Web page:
People Don't Like It When You Publicly Imply They Have HIV
Two lawsuits have sprung up this week against publications for featuring photos of HIV-negative women next to phrases like "I am positive." Apparently, people don't like to be thought of as HIV-positive when they're not.
This article is from the archive of our partner . Two lawsuits
have sprung up this week against publications for featuring photos of HIV-negative women next to phrases like "I am positive." Apparently, people don't like to be thought of as HIV-positive when they're not. Avril Nolan, an account coordinator for a PR firm, is suing Getty Images for selling a photo of her for an HIV awareness ad. At the same time, former softcore porn start Danni Ashe is suing the Daily Mail
for using a photo of her next to the headline, "Porn Industry shuts down with immediate effect after 'female performer' tests positive for HIV."
Ashe was not the female performer who tested positive for HIV and says she hasn't been in porn since 2004. Nolan says she was "mortified" to have to explain to her family, colleagues, and "potential romantic partners" that she does not have HIV, despite what the awareness ad, featured in amNewYork, implies. The ad was commissioned by the New York Division of Human Rights.
Nolan is seeking $450,000 in damages, while Ashe is seeking $3 million from the Daily Mail. In addition to being upset that the Mail implied she was HIV-positive, she also wants to set the record straight that she never did hardcore porn. Ashe had a webcam business. The Mail has since removed her photo from the article.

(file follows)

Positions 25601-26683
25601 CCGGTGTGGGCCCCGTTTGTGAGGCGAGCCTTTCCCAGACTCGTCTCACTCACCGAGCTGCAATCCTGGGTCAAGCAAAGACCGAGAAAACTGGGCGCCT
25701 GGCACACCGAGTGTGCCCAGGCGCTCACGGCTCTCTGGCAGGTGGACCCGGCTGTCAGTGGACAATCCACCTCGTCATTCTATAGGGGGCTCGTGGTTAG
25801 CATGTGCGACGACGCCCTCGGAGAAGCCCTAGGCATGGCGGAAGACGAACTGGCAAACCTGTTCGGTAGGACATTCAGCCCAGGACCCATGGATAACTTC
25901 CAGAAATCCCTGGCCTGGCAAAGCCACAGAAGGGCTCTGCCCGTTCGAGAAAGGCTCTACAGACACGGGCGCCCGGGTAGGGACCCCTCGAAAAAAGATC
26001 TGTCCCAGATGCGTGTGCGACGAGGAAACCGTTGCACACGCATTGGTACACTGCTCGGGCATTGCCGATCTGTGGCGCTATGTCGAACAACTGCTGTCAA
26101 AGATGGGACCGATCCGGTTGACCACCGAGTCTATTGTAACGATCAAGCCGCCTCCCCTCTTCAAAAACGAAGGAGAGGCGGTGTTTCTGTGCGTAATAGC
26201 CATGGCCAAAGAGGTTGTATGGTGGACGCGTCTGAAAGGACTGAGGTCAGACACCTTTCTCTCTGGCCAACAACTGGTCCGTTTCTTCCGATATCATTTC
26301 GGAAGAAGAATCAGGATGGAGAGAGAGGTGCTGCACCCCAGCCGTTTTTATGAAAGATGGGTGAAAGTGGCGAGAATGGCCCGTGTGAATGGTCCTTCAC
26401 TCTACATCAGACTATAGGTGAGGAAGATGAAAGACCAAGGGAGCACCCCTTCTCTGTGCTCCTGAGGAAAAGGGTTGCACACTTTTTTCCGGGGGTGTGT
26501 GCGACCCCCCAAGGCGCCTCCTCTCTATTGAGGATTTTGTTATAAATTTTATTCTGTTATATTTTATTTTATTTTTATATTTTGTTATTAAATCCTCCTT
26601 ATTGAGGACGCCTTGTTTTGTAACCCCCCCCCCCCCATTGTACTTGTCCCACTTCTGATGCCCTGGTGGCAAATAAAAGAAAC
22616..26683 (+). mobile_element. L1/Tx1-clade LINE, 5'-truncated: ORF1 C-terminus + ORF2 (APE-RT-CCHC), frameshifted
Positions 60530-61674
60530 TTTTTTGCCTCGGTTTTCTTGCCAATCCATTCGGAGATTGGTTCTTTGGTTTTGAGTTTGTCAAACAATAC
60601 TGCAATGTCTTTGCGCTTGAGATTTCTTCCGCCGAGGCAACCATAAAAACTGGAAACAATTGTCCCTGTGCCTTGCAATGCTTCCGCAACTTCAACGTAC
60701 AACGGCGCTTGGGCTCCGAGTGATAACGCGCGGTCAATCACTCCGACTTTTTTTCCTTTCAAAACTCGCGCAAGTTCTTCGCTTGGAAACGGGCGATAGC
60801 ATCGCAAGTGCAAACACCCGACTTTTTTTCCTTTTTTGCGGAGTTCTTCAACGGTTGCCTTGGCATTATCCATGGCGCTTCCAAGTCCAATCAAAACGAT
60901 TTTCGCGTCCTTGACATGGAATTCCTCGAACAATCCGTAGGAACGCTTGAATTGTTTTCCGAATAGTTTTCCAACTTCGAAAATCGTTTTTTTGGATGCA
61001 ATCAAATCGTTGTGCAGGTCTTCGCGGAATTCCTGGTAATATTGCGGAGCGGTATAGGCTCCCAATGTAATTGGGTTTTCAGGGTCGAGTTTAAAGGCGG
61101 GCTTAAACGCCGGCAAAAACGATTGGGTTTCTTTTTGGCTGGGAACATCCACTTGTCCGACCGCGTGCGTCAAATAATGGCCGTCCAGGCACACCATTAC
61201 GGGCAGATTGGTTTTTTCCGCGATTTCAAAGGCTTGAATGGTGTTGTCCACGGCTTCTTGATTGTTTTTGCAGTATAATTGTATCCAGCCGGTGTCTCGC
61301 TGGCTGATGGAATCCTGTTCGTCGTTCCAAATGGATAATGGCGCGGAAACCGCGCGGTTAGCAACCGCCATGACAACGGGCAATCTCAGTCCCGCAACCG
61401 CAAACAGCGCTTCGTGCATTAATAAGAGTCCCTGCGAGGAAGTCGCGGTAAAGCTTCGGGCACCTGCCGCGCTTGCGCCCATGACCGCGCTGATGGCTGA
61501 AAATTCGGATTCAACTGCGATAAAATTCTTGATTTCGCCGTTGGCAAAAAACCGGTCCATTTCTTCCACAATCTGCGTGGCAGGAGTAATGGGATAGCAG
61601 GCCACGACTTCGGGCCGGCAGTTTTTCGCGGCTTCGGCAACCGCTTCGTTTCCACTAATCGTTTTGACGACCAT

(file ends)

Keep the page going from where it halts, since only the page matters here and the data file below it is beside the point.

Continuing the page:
In sadder news, there is a very real HIV problem in the porn industry right now — three performers have recently tested positive for HIV, leading to two filming moratoriums
in August. Cameron Bay (right), one of the HIV-positive performers, now wants to see mandatory condom usage in porn. She spoke at an AIDS Healthcare Foundation press conference on Wednesday, explaining
that "in her last porn shoot before testing positive for HIV, her partner's penis was bleeding — and he wasn't wearing a condom." Bay said that condoms were available at the shoot but not used: “Asking for a condom on set wasn’t really what you did because you could just be replaced.” Other porn stars claimed at the conference that Performer Availability Screening Services, the organization that handles STI screening for the porn industry, is letting things slip through the cracks.
Last November, Los Angeles citizens passed a law mandating condom use in porn, but it hasn't been enforced. At the time, the porn industry campaigned against the law, claiming that porn with condoms doesn't sell as well.
This article is from the archive of our partner The Wire.